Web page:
The federal Centers for Medicare and Medicaid Services (CMS) announced Thursday that they would offer up to $12 million in funding for states to develop ombudsmen programs for their efforts to better coordinate care between Medicare and Medicaid.

The demonstration projects were created by the Affordable Care Act (ACA), and six states have been approved for them so far and 20 others have applied. The projects aim to improve the experience of the roughly 9 million elderly and disabled Americans who qualify for both programs, known as dual-eligibles. As Governing has reported, because the programs pay differently and cover different services, care is often fragmented.

The earliest states are formally launching thier demonstrations in summer 2013.

The $12 million, which will be spread over three years, will help states create oversight entities to monitor the demonstrations' progress and handle any issues that patients have. A patient's care will be overseen by one health plan for most of the demonstrations, so the ombudsmen will serve as an independent overseer and adviser. If patients have problems with their new care, they will be able to go to the ombudsmen to voice them.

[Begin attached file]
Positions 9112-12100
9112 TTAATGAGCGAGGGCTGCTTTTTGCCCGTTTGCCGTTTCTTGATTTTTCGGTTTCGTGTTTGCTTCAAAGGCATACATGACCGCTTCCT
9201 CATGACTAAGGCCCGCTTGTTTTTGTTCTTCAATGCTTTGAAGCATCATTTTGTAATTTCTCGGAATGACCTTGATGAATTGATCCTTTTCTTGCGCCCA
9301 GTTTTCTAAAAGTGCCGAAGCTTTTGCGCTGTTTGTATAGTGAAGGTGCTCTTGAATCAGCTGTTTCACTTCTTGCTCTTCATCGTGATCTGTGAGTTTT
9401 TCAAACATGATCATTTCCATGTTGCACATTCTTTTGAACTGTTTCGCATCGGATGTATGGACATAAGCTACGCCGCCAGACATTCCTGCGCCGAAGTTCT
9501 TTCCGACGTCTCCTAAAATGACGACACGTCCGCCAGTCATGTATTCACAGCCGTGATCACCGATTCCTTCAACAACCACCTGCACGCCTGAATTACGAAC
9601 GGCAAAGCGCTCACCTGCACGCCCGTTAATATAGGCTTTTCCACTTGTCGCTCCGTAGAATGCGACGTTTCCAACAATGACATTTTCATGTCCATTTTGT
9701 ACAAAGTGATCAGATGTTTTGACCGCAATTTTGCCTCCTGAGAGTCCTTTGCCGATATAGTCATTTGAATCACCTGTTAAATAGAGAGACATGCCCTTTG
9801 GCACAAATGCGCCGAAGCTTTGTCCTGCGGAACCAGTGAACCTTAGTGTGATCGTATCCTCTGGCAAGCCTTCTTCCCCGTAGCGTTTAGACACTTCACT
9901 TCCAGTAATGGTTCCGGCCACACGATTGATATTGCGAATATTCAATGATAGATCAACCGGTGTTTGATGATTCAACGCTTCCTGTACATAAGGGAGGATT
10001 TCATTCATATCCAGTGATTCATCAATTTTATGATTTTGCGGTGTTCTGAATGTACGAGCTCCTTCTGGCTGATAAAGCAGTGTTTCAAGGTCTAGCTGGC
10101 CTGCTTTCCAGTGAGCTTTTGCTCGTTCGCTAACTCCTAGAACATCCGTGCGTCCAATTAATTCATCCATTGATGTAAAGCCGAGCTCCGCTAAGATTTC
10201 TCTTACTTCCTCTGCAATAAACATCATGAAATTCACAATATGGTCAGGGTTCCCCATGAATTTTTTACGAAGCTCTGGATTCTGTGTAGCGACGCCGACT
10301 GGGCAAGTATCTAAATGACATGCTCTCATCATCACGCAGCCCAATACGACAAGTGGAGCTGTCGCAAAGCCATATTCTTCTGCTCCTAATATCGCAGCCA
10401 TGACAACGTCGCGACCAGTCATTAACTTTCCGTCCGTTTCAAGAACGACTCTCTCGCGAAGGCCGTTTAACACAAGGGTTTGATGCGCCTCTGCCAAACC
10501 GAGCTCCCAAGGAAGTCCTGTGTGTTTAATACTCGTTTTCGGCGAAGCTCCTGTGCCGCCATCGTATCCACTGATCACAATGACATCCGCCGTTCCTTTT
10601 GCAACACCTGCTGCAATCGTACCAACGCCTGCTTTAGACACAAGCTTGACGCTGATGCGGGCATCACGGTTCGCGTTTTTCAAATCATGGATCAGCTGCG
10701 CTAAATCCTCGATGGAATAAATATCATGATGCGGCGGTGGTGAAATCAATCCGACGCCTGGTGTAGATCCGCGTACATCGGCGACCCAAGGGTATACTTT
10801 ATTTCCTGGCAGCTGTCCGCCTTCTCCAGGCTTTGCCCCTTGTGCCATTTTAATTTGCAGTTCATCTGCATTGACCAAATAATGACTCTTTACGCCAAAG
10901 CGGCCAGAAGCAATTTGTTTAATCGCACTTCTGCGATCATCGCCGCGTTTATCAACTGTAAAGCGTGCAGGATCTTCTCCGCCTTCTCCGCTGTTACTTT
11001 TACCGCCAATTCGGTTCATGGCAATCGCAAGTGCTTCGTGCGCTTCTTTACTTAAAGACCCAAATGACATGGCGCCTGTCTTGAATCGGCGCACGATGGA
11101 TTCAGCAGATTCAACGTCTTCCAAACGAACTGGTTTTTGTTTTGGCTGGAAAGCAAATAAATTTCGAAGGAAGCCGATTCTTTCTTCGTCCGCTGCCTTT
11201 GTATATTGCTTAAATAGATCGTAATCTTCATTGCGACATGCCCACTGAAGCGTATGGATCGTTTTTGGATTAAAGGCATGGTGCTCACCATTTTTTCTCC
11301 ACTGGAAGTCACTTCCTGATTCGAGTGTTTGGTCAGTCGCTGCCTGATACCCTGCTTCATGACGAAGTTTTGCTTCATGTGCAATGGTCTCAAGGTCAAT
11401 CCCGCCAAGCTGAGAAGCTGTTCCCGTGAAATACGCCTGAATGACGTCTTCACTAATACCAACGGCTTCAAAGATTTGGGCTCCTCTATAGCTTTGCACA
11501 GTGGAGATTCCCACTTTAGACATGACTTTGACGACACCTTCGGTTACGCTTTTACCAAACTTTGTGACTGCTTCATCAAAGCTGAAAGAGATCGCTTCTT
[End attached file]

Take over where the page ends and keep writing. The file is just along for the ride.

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States have also committed to meeting cost-savings goals under their agreements with CMS -- usually 1 percent in the first year and 4 percent by the third -- and the ombudsmen will make recommendations about how to meet those goals. Dual-eligibles account for 15 percent of the Medicaid population but 40 percent of its spending, so cost-savings are a significant element of the demonostrations.

“These demonstrations are about ensuring Medicare-Medicaid enrollees have access to more coordinated care, making the health care system better for consumers and more efficient,” CMS Administrator Marilyn Tavenner said in a statement. “This funding will make these demonstrations stronger by sharpening their focus on the beneficiary experience.”

The first round of funding applications will be due July 30. CMS expects to accept applications again in October and January.